Another fast food giant is making headlines today. McDonald's Fish is now certifiably sustainable. The company made the switch for their fish sandwiches to become "Eco-Green" in the United States as their rival, Burger King, took heat for some rather unsuitable meat choices.
An article at Fast Coexist says "McDonald’s latest attempt at producing more sustainable food comes in the form of Marine Stewardship Council (MSC) certification for its U.S.. supply chain." The article, which was posted earlier today, says McDonald's fish will now be sources from fish "suppliers that follow strict MSC standards for ecosystem impact, management, and health of fish stock."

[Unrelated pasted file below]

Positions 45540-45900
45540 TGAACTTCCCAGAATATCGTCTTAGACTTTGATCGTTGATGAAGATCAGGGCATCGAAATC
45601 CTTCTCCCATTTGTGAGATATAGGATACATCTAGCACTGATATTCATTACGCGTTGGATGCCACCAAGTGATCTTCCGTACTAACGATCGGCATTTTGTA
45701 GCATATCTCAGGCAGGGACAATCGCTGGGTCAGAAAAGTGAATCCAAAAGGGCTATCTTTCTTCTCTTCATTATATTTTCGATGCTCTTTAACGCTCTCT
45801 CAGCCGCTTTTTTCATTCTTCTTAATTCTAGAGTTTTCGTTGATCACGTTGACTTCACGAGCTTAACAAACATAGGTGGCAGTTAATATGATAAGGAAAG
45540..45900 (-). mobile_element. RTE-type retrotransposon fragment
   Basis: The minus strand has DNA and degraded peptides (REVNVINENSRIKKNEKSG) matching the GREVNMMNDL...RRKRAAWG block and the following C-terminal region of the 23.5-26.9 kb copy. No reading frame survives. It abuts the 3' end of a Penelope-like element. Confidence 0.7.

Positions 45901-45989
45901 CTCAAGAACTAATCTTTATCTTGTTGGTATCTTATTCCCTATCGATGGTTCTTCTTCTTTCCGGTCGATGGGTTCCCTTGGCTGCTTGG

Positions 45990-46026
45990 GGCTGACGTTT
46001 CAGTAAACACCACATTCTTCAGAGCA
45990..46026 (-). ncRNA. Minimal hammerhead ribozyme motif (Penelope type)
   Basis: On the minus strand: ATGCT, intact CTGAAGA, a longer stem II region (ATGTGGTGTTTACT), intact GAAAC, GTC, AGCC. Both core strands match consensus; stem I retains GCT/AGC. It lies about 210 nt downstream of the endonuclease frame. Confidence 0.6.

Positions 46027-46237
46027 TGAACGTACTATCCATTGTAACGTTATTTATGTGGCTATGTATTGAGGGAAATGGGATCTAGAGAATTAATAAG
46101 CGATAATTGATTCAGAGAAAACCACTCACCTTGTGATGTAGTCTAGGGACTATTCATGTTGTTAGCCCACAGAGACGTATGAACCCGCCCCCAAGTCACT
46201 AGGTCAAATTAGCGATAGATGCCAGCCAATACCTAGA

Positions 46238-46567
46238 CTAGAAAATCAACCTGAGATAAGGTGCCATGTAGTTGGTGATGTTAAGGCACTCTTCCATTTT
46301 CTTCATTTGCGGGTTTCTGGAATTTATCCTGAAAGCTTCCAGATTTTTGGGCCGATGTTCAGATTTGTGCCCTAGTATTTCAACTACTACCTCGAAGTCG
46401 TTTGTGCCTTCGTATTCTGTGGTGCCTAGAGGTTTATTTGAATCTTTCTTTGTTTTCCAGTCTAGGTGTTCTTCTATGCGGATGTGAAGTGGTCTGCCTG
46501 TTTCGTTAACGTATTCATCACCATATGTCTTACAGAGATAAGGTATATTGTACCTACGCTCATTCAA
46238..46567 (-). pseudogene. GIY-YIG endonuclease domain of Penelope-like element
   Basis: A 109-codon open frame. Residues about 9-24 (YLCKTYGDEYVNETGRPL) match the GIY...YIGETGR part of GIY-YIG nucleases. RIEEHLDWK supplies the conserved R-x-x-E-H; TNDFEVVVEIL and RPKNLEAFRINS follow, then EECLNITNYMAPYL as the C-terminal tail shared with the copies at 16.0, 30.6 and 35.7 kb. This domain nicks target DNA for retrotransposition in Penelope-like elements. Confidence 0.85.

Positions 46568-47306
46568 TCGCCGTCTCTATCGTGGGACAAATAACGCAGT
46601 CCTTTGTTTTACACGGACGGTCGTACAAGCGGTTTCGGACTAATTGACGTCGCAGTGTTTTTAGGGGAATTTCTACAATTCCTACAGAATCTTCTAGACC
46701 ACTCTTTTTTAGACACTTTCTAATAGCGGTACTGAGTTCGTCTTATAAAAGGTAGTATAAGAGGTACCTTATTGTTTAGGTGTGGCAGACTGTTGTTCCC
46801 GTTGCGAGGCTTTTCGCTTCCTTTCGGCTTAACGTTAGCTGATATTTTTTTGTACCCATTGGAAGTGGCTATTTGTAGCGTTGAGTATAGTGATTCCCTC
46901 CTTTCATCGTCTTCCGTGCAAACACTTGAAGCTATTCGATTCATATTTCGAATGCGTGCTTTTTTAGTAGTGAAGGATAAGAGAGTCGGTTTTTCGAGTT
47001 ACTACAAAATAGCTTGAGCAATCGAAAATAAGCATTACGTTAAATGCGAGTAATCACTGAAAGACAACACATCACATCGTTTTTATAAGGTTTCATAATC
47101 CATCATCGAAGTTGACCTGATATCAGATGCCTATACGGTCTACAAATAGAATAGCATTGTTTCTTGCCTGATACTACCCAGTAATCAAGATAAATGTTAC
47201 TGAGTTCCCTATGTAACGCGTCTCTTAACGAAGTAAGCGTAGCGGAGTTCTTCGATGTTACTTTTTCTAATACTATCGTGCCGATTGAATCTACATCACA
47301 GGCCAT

The fish for McDonald's new Filet-O-Fish sandwiches and their new Fish McBites will be wild-caught Alaska Pollock. The company had already gone certifiably sustainable for their European markets back in 2011. The move is being considered a big move since McDonald's is such a large company with over "14,000 restaurants in the U.S.. alone." MSC regional director of the Americas, Kerry Coughlin says of the move, "When a company like McDonald’s does this, suppliers around the world are watching, and they will take note. We do expect this to have an impact."
McDonald's fish entrees will now be served in a blue box with a Eco-label from the Marine Stewardship Council to show the change to fish which has been certified as sustainably caught.
Do you think McDonald's fish being certifiably sustainable is a big deal?